Emanuel’s campaign is baseless, not clueless


A politician without an identifiable, dependable and deliverable base, whether it be geographic, racial, ideological or demographic, is like a motor vehicle without wheels. He or she is going nowhere.

That’s Mayor Rahm Emanuel’s predicament as the 2015 municipal election looms ever closer. The mayor has no wheels.

Emanuel has no cognizable political base. To be sure, he has a huge donor base, much of it attributable his brother’s Hollywood connections and to his longstanding ties to Barack Obama and Bill and Hillary Clinton and their national fund-raising networks. Keeping their pal Rahm as Chicago’s mayor is certainly a top Clinton priority. As of March 31, Emanuel had $7,391,991 in his campaign account. He will raise another $4 million to $6 million.

Emanuel does have a couple of beachheads. The Jewish vote, which is concentrated along the Lakefront and in West Rogers Park and Hyde Park but which amounts to barely 5 percent of the citywide vote, and the North Side Ravenswood/47th Ward/40th Ward area, where the mayor resides and where Alderman Pat O’Connor (40th), his City Council floor leader, dominates. That’s it.

Emanuel’s problems can be summarized as follows:

First, he is neither well liked nor popular. A recent Chicago Sun-Times poll gave him an embarrassing 29 percent in a 2015 multi-candidate field which included three unannounced candidates — Cook County Board President Toni Preckwinkle, Chicago Teachers Union president Karen Lewis and Alderman Bob Fioretti (2nd) — and one announced candidate, Robert Shaw.

Even Emanuel’s predecessor, Rich Daley, who served from 1989 to 2011 and who is now much maligned for his kick-the-can-down-the-road governing style which precipitated the pension crisis, never had those dismal polling numbers. When 71 percent of the voters don’t want you or don’t know if they want you, it’s panic time.

Second, Emanuel has no signature achievements — no revenue-producing casino, no diminution in gun violence, no startling spike in school performance, no spurt of commercial construction. Unemployment in Illinois is 7.8 percent, one of the highest rates in the nation. What is his rationale for another term?

A politician often benefits from the enemies he has made, since the enemies of one’s enemies are one’s friends. Closing schools, prompting a strike by rejecting teachers union demands, backing charter schools, resisting police and fire wage-hike demands and advocating pension reforms made only enemies, not friends, and gang violence, manifested by drive-by killings, persists.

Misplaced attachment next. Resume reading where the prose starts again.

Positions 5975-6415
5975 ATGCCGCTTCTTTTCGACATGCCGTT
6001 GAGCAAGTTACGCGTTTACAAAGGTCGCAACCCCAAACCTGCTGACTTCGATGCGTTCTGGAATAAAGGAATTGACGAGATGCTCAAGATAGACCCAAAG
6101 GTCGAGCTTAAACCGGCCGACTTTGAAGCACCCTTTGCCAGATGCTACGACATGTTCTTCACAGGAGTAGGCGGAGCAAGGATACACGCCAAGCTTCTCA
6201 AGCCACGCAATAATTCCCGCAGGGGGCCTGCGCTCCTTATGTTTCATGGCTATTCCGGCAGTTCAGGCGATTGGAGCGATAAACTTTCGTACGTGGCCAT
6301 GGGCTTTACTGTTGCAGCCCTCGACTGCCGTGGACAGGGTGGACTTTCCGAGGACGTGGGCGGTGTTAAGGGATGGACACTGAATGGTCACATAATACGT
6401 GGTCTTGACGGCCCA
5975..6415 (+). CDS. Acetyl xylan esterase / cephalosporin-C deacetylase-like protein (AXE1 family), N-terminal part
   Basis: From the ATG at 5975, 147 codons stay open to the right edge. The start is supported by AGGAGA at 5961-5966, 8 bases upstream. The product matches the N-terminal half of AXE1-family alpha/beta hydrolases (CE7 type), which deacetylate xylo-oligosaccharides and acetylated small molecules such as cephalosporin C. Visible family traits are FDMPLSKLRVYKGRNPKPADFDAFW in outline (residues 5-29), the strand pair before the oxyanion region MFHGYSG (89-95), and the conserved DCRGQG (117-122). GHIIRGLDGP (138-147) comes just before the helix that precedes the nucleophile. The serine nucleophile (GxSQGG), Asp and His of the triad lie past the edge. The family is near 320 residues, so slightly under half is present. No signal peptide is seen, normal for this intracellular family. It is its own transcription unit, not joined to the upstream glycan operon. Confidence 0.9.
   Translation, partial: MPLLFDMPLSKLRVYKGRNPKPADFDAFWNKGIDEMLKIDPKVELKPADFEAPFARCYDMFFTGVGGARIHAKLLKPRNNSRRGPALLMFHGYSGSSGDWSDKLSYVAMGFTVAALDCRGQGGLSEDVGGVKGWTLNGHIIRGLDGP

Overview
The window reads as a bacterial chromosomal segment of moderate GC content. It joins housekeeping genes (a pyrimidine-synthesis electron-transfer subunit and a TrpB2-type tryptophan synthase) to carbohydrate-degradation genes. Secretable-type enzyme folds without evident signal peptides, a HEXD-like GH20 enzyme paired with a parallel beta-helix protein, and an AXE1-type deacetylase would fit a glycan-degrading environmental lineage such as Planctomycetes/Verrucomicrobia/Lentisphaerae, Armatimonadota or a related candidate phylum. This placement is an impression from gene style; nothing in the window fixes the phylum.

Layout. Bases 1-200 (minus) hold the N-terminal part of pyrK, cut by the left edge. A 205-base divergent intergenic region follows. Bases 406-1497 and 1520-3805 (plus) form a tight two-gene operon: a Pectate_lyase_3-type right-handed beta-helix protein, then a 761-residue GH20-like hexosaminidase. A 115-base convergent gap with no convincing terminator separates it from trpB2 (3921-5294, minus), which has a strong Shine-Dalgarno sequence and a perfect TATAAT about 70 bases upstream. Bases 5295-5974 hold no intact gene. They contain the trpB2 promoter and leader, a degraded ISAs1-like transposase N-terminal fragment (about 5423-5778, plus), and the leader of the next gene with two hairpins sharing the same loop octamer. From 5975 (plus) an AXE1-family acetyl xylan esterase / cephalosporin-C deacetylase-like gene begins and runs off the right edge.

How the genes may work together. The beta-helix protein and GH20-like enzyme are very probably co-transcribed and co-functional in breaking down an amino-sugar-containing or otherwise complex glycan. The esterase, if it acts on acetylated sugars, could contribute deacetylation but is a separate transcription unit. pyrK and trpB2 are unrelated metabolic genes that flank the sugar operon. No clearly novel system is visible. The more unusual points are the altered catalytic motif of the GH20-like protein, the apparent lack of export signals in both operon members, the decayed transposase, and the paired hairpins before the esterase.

Chicagoans view Emanuel as a clever, competent mayor or, perhaps more accurately, not as bumbling, ineffectual or inept, but they also perceive him as arrogant, egotistical and ambitious. Emanuel wants it his way, all the time. There is no doubt that Emanuel sees the mayoralty as a steppingstone to higher office, such as governor or president, not as a career capstone like Daley.

To succeed, Emanuel must get re-elected in 2015, and to get re-elected, he must be sufficiently clever to temporarily solve the city’s pension crisis, which is required by state law. The city’s pension deficit is $27.5 billion. Six funds must be replenished by $590 million in 2015.

manuel has proposed a $250 million property tax increase over 5 years, or $50 million annually, for a total of $750 million in property tax collections through 2020. That option is unacceptable to both taxpayers and aldermen.

Third, Emanuel has no "clout" with the aldermen who will have to vote to raise taxes, although there is little doubt that he can and will strong-arm 28 to vote in favor of it. At most, two or three of the City Council’s 19 black aldermen will get some anti-tax blowback, as might some of the eight Hispanic aldermen. In the minority wards, where renters exceed far home owners, the opprobrium will be minimal. There are 23 white aldermen, and 12 to 15 of them will cover their butts and oppose a property tax hike.

At the onset of the Emanuel Administration, there was a palpable "fear factor" among the white aldermen, who felt that if you defy the mayor, he will have the cash to beat you in 2015. That has totally dissipated. The 2015 election will not be a coronation for King Rahm, in which he can purge recalcitrant aldermen. It will be a tough gauntlet with a runoff and millions or dollars spent on negative ads. Opposing the mayor, as Alderman John Arena (45th) has demonstrated, is a ticket to re-election, not oblivion.

As his polling demonstrates, Emanuel will have to go negative to win. He must make his runoff opponent less acceptable than he.